This system would be easily and quickly standardized (commoditized) giving continuing Apple's tight fist of control but letting them spin off the lowest margined, fasting changing areas of video processors and storage.

I personally think it will work a bit like RED's cameras ushering a new era of embedded and server room technology. You could have a fanless I/O station and/or monitor sitting on your desk with all the fans and heavy lifting equipment isolated somewhere else.


Genius. Combined with the cloud computing and virtualization technology, a glimpse of the future emerges.
Rating: 1 Votes
45 months ago

Actually, you can get by with a mid/high level iMac now for most graphic design needs (photoshop, illustrator, etc) these days and even average video editing needs


Not if you care about colo[u]r management. While Apple continues its love affair with shiny screens, creatives need an alternative.
Rating: 1 Votes
45 months ago

Hrm.. When I hear "Mac Pro", I think of a giant behemoth of a computer, with super internals for crazy processing power for graphics design or whatever your poison may be..


Actually, you can get by with a mid/high level iMac now for most graphic design needs (photoshop, illustrator, etc) these days and even average video editing needs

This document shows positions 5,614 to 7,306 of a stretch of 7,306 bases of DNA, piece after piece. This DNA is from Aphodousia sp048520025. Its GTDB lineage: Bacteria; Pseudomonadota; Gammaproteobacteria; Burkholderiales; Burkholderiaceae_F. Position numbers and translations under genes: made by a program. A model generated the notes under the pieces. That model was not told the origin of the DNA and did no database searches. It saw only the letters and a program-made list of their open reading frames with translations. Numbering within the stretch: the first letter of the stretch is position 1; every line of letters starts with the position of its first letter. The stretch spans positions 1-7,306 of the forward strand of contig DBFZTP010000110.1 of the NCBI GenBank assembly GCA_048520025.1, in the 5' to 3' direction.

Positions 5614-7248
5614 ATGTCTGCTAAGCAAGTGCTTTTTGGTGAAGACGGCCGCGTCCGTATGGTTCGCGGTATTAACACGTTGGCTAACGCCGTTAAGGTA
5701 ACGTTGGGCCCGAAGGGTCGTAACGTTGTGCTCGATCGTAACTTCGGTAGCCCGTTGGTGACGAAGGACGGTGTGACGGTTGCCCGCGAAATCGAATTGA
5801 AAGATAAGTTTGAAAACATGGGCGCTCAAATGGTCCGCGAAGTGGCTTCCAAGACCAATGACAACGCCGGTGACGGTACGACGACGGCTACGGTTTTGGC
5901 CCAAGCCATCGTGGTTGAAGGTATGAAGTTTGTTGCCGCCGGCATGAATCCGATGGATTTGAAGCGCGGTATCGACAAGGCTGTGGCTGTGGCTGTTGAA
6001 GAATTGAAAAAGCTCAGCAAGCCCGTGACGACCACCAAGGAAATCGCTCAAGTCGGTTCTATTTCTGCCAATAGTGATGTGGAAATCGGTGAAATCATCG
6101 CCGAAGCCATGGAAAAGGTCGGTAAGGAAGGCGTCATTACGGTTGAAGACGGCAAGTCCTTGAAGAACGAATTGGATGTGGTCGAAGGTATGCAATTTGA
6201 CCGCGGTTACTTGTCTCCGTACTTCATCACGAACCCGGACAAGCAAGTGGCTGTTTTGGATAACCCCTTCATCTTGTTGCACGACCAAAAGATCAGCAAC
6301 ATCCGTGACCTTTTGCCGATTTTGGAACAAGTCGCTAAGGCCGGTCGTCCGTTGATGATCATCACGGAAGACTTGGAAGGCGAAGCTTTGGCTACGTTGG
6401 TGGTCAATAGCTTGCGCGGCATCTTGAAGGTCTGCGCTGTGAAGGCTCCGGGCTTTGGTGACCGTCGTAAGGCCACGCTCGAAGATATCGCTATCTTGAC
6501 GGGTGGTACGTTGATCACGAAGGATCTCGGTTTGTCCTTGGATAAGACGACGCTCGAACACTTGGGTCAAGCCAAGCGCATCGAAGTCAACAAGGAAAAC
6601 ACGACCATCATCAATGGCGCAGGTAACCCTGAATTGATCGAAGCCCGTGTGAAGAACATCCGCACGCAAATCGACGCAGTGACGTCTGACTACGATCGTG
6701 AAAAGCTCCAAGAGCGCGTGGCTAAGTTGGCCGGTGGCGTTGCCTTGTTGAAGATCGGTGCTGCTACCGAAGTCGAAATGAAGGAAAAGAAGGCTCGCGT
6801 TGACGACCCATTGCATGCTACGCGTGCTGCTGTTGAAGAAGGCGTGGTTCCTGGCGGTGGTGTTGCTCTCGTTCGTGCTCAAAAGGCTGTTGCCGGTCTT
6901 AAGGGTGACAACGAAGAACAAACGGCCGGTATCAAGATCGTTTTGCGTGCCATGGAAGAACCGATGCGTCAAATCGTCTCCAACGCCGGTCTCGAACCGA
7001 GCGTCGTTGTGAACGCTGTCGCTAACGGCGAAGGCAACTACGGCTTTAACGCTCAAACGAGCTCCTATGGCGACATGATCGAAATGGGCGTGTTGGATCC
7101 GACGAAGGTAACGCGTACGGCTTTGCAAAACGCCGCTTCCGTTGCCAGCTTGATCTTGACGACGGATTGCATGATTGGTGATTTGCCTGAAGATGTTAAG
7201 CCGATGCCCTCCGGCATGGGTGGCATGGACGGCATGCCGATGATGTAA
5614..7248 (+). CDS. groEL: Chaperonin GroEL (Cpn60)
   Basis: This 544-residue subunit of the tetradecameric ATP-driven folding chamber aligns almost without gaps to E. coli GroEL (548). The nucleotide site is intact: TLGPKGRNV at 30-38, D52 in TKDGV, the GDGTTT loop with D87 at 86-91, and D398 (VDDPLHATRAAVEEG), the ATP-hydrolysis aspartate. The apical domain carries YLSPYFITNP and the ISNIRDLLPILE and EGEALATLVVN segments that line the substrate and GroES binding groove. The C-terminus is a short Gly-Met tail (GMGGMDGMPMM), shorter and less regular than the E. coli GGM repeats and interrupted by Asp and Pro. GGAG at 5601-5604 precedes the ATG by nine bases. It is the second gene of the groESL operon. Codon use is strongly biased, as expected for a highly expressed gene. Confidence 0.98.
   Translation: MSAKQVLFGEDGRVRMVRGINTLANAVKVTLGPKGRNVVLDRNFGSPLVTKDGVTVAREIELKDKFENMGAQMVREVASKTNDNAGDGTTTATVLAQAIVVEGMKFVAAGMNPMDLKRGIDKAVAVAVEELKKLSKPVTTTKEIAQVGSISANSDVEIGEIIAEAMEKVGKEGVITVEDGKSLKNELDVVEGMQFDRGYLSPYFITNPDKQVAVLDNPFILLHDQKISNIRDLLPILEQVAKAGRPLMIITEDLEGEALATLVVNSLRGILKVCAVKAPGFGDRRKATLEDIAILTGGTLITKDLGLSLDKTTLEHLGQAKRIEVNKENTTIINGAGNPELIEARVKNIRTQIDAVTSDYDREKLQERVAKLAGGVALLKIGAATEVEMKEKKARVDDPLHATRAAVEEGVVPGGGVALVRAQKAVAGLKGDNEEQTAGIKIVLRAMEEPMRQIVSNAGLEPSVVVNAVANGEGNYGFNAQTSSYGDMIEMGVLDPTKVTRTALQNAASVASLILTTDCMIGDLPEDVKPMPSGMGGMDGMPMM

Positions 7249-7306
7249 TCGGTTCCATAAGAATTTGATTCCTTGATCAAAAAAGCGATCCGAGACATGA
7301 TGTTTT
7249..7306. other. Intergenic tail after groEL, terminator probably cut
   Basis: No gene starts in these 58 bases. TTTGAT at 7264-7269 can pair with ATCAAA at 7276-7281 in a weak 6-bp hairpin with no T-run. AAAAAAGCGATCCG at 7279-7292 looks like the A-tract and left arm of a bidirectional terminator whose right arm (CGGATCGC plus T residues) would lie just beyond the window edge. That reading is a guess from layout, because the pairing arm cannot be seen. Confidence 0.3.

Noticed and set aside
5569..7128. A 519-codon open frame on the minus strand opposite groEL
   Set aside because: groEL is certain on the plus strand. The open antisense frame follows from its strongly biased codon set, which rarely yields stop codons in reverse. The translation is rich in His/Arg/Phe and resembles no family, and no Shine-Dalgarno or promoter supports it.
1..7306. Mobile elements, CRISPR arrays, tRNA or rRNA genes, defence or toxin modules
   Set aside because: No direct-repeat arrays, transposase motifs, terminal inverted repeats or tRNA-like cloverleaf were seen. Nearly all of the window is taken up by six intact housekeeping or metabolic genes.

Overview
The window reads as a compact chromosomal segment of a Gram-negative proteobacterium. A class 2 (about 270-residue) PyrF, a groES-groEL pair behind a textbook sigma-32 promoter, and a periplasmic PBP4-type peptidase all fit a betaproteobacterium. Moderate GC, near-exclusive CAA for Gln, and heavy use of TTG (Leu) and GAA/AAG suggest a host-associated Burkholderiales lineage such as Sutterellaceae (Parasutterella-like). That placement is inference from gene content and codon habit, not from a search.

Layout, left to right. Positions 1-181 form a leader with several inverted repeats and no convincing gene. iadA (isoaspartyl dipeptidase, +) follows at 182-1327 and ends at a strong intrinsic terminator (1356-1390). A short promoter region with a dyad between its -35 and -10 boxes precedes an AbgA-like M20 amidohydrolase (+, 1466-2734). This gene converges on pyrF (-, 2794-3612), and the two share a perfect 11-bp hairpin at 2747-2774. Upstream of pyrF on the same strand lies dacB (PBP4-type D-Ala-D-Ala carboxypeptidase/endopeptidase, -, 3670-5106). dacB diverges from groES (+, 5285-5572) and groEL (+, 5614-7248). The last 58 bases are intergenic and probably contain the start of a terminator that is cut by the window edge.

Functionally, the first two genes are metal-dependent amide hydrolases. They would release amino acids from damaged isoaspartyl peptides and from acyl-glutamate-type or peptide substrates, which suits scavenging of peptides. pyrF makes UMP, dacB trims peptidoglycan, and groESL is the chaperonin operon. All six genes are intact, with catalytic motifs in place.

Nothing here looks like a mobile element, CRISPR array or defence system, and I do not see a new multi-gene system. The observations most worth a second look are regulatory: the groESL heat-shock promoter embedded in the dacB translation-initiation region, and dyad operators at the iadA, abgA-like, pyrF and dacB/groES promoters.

MacPros are really now for higher end video and 3D applications or those that really need to get their work done fast and rendered fast.

Funny though, one of the 3D companies that works in our building actually bought high end iMacs last year and they use them for Maya and they work great they said...I think we're at a plateau for a lot of apps in what you can do with them and the latest gen processors in the iMacs, MBPros are somewhat overkill for a lot of people already.

Just to be clear, I'm well aware that there are cheaper ways of building a crazy computer that would put a Mac Pro to shame, but I'm just focusing on the Mac Pro here..


Actually, if you go blow for blow, building a PC that has the same specs (and that means same specs across the board down to the minor details), they really aren't that far off. Some magazine did that one time and they were within $300 of each other.
Rating: 1 Votes